Hooker quotes Zanchius above. I think that the Zanchius quote is at least one reason why Roman Catholic baptism is accepted as valid among some in the Reformed world. The mention of Israel under Jeroboam clues us in on the reasoning of those like Hooker and Zanchius.

Then what is the fault of the Church of Rome? Not that she requireth works at their hands that will be saved, but that she attributeth unto works a power of satisfying God for sin, and a virtue to merit both grace here and in heaven glory. That this overthroweth the foundation of faith I grant willingly; that it is a direct denial thereof I utterly deny.

Hooker appears to be arguing that one must directly (i.e., explicitly) deny in words that Jesus is the foundation. He seems to be granting that Romish works overthrow the foundation (by necessary implication), but do not directly deny the foundation. Hooker elsewhere had argued that, “The foundation is not subverted by every kind of addition.” Well if one twists the picture found in 1 Corinthians 3:11-15, they can say that any “superstructure” regardless of the “materials” can be added. What Hooker says reminds me of what John Gill thought about certain kinds of “superstructural additions” to the One foundation (an old post from Marc):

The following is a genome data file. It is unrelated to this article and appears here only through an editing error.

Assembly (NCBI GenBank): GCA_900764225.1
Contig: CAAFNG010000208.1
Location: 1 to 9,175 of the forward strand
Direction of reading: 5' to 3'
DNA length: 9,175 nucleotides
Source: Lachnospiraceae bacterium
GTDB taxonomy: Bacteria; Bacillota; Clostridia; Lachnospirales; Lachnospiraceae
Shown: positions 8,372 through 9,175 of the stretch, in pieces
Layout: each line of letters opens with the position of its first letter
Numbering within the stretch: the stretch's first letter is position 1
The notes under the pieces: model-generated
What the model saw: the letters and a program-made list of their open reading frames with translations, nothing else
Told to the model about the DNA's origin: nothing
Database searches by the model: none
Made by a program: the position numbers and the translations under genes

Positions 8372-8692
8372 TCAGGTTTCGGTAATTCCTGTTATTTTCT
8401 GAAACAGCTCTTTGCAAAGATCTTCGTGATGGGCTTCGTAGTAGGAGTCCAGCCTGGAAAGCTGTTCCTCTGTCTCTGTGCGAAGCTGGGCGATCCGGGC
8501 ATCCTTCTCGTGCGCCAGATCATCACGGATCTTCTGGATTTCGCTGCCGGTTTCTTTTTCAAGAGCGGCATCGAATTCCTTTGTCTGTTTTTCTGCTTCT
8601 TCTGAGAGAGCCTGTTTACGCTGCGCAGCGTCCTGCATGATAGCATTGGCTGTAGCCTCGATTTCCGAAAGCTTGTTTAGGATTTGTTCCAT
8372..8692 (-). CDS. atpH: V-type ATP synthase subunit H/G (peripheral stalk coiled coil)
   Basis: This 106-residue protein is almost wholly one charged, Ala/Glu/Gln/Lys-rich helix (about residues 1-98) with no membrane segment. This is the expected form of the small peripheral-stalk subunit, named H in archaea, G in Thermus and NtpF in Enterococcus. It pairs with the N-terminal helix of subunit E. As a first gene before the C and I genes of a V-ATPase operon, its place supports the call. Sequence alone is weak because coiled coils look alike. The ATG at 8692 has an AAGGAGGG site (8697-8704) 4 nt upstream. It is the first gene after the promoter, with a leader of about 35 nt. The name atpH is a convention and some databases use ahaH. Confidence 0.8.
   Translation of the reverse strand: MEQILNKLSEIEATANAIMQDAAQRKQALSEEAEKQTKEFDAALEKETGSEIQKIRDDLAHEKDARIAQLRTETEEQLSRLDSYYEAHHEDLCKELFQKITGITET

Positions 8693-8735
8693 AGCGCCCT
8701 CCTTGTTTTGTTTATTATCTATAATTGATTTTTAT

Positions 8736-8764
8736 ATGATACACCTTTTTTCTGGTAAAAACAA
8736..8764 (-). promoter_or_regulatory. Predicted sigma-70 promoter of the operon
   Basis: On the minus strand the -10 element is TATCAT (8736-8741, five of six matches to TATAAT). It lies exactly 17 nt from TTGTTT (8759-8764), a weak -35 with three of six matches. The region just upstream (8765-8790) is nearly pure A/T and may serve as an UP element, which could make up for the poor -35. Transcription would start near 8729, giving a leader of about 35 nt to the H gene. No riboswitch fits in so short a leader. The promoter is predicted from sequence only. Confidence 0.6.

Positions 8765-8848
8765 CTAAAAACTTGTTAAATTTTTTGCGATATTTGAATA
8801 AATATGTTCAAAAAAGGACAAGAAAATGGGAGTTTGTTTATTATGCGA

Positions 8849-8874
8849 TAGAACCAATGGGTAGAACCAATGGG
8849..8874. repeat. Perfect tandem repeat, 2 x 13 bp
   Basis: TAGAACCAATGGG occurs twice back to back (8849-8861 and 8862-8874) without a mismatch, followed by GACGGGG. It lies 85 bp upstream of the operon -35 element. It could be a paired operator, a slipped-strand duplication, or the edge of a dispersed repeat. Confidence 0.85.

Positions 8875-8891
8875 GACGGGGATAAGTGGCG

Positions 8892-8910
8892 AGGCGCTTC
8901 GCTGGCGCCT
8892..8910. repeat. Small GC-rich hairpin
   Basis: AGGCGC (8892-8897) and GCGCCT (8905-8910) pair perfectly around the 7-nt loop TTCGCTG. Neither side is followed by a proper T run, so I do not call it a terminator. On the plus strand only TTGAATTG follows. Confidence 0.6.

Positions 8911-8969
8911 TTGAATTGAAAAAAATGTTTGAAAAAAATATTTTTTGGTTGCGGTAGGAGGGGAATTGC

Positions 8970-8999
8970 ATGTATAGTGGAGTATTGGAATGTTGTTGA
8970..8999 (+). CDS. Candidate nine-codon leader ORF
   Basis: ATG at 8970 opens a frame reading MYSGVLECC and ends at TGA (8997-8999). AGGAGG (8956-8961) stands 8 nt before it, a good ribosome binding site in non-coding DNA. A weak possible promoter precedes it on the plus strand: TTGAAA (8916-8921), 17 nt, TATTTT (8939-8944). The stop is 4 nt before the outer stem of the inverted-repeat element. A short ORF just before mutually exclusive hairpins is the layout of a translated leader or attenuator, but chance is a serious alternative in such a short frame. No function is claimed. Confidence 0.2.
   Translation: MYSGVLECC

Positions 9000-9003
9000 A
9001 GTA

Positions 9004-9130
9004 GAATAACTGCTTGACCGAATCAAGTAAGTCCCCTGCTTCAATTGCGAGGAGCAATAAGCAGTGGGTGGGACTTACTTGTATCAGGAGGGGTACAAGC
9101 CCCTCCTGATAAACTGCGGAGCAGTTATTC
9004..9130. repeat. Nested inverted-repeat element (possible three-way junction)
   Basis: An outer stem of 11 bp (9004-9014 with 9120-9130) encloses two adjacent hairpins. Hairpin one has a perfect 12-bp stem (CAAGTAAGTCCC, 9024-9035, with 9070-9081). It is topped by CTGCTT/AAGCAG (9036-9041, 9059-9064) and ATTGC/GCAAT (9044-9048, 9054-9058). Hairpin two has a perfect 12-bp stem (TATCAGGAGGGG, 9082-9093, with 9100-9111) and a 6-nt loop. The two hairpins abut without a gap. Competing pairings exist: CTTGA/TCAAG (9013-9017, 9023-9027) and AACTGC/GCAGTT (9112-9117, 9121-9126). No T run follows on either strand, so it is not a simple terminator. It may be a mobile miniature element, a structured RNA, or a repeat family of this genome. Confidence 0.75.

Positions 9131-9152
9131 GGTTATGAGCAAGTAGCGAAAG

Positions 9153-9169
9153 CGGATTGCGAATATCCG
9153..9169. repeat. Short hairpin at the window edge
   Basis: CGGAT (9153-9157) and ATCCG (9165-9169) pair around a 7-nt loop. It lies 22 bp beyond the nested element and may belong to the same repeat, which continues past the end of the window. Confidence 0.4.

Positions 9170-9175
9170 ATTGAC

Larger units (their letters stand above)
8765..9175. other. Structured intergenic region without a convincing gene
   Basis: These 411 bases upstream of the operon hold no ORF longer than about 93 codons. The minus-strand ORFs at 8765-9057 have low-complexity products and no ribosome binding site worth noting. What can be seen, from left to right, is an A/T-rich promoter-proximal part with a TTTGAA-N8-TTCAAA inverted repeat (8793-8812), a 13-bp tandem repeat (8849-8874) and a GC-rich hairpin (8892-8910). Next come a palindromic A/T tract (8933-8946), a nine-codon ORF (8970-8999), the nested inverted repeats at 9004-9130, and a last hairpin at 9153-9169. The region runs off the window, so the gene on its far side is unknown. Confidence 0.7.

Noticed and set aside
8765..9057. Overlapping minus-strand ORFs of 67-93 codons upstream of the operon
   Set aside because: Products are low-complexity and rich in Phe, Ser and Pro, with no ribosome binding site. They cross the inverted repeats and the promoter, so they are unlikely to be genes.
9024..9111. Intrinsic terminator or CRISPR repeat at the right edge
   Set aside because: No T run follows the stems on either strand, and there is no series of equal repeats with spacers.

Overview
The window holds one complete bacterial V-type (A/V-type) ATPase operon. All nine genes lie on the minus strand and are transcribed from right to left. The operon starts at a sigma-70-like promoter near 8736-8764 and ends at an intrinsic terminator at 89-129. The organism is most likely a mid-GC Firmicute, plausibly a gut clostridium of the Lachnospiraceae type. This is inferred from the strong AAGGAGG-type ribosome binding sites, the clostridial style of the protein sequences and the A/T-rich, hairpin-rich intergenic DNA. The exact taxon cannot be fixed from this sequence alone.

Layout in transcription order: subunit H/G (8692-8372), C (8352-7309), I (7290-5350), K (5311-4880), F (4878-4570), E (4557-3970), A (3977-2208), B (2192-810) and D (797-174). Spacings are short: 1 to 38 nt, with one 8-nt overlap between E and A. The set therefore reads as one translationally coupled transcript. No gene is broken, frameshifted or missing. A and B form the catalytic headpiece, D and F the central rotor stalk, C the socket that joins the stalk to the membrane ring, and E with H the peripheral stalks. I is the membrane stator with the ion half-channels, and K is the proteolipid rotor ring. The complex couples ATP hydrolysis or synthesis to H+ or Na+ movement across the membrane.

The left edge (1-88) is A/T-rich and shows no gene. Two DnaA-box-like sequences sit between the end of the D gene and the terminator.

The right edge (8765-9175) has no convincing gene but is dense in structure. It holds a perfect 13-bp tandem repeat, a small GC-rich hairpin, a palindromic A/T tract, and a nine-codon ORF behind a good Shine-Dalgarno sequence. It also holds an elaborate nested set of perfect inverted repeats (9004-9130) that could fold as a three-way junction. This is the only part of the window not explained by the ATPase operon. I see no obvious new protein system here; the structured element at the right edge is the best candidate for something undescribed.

[Marc] I don’t remember reading Gill’s commentary on Philippians 3:15 before today. Even though I did not consider Gill to be saved before this, I’m still shocked that he would be so blatant:

[Gill] and if in anything ye be otherwise minded; as to seek for justification by the works of the law, or partly by Christ and partly by the law, and to imagine and expect perfection in this life: